“I’d say it’s probably similar to the [crew] experience they had on ‘The Lord of the Rings’ trilogy,” said Courbold. “It’s a journey we’ve all been on with Chris; [‘Batman Begins’ was] his first action film and then with the second we made one of the most successful action films of all time. And with the third we hope to make the most successful action film of all time. It’s been a mission and it is a mission.”
There was a six-month shoot that included stops in Glasgow, New York , Newark, N.J., and Pittsburgh (where the NFL’s Steelers provided their stadium and some star players to film a game-day sequence for the Gotham Rogues) and the production was badgered by curious eyes and covert cameras. The Nolans have responded by clamping down even more on every aspect of the project’s public life.
“Chris likes his secrets,” Bale said, “and he keeps an air of mystery about his scripts and his plans. And I like that. He does it for a reason and it’s worked and the people who work on his projects know that this is the way we do it.”
Every tidbit of information has been dissected and debated by fans, especially in regards to the newcomers. Entire essays have been written about the big-picture possibilities of Gotham cop John Blake (Levitt) and Miranda Tate (Cotillard) and they may actually be on the right track; again and again on the set those characters were conspicuously avoided conversation topics.
There has been great consternation too, about the voice of Hardy in preview footage — Bane has a Caribbean-tinged accent and, with his respirator mask, many fans and bloggers have said the dialogue veered into a mechanical garble. Nolan says it’s a non-issue and, last summer at Senate House, producer Emma Thomas flashed a confident smile when asked about Hardy’s work.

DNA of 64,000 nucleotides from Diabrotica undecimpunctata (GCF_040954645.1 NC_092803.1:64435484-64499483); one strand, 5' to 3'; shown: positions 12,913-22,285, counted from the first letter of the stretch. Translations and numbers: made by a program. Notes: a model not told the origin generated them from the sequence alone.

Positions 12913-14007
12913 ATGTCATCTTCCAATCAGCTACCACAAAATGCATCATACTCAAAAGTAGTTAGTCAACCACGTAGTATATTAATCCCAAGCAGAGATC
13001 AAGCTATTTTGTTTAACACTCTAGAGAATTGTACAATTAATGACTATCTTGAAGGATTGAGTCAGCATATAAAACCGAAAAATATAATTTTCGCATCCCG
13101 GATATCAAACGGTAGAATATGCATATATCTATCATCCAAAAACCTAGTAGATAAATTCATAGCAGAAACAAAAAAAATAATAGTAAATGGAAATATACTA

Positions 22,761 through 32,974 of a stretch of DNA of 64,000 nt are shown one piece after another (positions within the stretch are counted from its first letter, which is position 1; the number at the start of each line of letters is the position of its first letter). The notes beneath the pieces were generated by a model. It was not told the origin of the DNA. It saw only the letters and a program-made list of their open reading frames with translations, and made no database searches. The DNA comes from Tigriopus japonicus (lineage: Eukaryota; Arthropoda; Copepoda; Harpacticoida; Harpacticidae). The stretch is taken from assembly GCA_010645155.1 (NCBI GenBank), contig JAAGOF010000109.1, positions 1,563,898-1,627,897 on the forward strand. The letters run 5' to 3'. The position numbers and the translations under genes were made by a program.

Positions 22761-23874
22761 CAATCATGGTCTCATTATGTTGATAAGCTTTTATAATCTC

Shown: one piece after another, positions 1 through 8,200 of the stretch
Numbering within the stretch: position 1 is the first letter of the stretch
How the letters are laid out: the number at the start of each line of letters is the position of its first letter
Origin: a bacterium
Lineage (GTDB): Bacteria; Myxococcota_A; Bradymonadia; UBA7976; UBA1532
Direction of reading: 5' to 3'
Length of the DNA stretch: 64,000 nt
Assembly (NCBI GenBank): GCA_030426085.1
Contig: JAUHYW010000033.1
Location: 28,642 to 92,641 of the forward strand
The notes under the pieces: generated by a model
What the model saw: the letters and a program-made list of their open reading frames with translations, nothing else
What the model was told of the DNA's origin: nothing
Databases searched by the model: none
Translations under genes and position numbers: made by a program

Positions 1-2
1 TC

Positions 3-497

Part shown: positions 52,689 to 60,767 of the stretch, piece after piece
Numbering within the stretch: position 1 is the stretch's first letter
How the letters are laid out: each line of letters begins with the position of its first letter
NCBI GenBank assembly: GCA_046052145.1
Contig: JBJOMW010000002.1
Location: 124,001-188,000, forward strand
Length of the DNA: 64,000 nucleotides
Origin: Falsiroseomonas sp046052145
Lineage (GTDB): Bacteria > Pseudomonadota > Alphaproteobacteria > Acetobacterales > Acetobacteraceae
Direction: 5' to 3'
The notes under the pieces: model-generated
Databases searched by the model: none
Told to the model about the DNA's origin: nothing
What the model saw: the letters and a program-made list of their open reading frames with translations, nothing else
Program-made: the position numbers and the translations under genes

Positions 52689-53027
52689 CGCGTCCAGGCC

“Bane is a really interesting match-up for Batman just in the physical strength and brute force he brings,” Thomas said of the dark mastermind who, in the pages of DC Comics, famously broke Batman’s back in a landmark 1990s story arc. “Tom’s preparation has been amazing and he’s transformed his body and found these great approaches to the character.”
As far as superhero films, the fevered fascination surrounding “The Dark Knight Rises” can only be compared to the global curiosity that greeted Tim Burton’s 1989 “Batman,” which starred Michael Keaton as the hero and Jack Nicholson as the Joker. Adding to the intrigue, this summer also has “The Avengers” and “The Amazing Spider-Man” to add new fuel to the half-century rivalry between DC and Marvel, the superhero equivalent of Beatles vs. Stones.
Truly, though, for the Gotham City crowd the only rival that matters is their own past. Even Bale, an actor of austere intensity who has a low tolerance for Hollywood hype, said there’s been a special aura about this project since Day One.
“I remember when I first read the script, of course it was all top secret,” Bale said during a break in the shoot. “I went round by Chris’ house, was shut in the room with the script — not allowed to leave with it — and it hit me that this was the last one. What Chris couldn’t believe was how slow I read because I go back and re-read until I have it all in my mind. I was in there six or seven hours. It was dark when I came out. And I was smiling.”